“It was then he noticed a church bulletin lying on the trunk deck. Curious, he picked it up and carried it to the passenger seat. Brother Baker backed out of the drive and they settled in for the twenty minute trip to the golf course. Mark studied the bulletin with interest.”
By Tim Massengale
Mark pulled his battered golf clubs from the back seat and carried them over to Brother Vernon Bakers light blue town car.
“Pop the back, Elder. I’ll put these clubs in and we’ll get on the road.”
The elderly pastor pushed the button and the trunk snapped open. Brother Baker’s clubs were there, new and shiny, as if anticipating their day on the greens. Mark settled his clubs in beside them. It was then he noticed a church bulletin lying on the trunk deck. Curious, he picked it up and carried it to the passenger seat. Brother Baker backed out of the drive and they settled in for the twenty minute trip to the golf course. Mark studied the bulletin with interest.
“What is this, Elder? Is this your weekly bulletin? Do you do this every Sunday?”
The bulletin was two sheets of standard photocopy paper folded in half and saddle-stapled in the middle. This created a little eight-page magazine. The cover and back was in full-color. The inside pages were black and white with lots of photos and short articles. It was obvious that someone has spent considerable time designing it.
“That’s our monthly bulletin that we give to all our members. We also send it to our visitor mailing list each month. It’s a key method of staying in touch with our best prospects. We send out almost three thousand copies every month.”
Mark glanced up in surprise. “Three thousand? Every month? Wow. That must cost a lot! Why all the effort? What’s so special about your bulletin?”
“Remember me telling you about our prospect list several months back while we were out fishing? We have been building this list for years and it’s now over 8,000 names. We send the monthly bulletin to all our past visitors. If they visited our church for any reason – church services, socials, special activities or events – we send them our monthly bulletin. We have had excellent success with this.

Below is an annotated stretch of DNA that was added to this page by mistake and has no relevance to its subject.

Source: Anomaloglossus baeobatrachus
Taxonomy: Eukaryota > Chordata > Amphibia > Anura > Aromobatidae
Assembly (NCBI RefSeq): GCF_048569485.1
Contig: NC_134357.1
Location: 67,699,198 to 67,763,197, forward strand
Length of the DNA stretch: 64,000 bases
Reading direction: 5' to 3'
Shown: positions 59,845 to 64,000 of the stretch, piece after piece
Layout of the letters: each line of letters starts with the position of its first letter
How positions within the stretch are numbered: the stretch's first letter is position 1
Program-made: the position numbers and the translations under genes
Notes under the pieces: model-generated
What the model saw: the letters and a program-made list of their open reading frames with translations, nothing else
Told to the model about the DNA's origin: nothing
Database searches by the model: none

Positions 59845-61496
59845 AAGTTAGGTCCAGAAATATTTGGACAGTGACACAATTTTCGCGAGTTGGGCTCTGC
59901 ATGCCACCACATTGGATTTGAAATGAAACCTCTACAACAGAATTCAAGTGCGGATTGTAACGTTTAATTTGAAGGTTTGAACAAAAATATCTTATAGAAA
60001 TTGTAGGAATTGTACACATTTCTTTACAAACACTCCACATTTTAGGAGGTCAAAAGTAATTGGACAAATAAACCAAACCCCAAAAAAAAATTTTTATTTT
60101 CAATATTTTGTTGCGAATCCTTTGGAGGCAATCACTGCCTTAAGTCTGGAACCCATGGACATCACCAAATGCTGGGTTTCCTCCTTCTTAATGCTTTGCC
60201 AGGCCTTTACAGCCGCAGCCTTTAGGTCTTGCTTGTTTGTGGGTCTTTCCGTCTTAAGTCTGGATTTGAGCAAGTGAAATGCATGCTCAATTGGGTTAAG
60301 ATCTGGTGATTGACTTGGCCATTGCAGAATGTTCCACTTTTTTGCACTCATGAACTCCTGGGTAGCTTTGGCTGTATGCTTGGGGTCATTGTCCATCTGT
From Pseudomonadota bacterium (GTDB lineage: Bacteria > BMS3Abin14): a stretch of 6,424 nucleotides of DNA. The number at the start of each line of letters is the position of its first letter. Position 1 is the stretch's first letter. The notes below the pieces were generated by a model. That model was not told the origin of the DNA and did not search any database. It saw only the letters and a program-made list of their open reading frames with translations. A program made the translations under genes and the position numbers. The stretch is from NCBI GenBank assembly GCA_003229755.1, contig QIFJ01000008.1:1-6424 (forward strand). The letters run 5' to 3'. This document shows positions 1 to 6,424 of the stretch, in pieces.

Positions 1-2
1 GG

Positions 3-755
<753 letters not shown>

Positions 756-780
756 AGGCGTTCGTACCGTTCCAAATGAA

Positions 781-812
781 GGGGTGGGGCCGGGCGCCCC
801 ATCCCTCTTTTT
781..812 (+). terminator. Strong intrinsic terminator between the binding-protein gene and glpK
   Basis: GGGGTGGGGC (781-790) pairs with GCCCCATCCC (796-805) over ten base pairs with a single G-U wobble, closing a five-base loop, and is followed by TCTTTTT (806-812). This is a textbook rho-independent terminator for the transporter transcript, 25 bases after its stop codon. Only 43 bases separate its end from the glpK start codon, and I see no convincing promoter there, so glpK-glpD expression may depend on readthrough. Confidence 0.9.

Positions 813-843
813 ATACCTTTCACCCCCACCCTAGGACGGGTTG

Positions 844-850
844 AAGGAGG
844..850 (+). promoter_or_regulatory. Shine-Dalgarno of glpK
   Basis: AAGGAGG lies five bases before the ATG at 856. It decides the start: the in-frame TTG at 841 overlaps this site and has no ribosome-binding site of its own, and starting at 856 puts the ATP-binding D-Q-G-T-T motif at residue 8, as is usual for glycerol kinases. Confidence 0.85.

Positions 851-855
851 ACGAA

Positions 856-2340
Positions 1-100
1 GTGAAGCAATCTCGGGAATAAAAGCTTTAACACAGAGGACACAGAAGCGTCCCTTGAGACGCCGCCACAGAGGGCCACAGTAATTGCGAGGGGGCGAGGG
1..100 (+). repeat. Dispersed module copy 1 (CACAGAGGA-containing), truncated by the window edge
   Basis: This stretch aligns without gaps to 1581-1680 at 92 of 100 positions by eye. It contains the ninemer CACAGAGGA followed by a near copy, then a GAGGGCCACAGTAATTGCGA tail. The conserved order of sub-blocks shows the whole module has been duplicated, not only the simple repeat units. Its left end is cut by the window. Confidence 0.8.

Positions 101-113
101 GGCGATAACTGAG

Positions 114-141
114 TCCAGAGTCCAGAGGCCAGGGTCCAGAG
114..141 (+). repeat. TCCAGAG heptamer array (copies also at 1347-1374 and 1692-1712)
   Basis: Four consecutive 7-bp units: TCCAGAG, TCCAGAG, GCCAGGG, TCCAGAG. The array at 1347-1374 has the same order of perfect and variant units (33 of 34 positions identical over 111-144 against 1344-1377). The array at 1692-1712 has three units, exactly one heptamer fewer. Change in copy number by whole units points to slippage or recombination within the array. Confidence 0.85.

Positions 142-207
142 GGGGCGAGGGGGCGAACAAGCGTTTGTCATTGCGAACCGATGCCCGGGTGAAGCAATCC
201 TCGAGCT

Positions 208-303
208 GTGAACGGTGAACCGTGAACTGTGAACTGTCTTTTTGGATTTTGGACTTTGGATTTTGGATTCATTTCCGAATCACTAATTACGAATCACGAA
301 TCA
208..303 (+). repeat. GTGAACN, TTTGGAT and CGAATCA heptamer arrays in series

Mark did not look convinced. “What do you mean by success? What do you get from this bulletin that a flyer or brochure would not do?”
“Flyers and invitational brochures are fine, but if you send them every month they quickly lose their effect. After a point they just toss them in the trash without a second glance. This little magazine here different. We constantly get feedback from those who get it that they look forward to it every month. And by success, I mean we get return visits. Every week we hear comments from visitors saying they read about a particular service in our bulletin. Getting your visitors back is important, Mark. Do you remember why?”
Mark nodded. “You said that in your church few receive the Holy Ghost the first time they come – I think you said less than six percent – and that most visitors come three or more times before they make their way to the altar. So if we want folks to receive the Holy Ghost we have to get them back again.”
Brother Baker nodded. “Almost 100% of our converts come from our visitors. They are the most important people in our city. We do everything we can to get them back. Do you remember the four things we do in our visitor follow-up ministry?
Mark grinned. “Sure! We try to do the same in my church. We call the visitor within 24-hours of their visit. We send them a letter within three days. We then knock on their door within seven days. Then we add them to our computer prospect list for mail-outs and invitations.”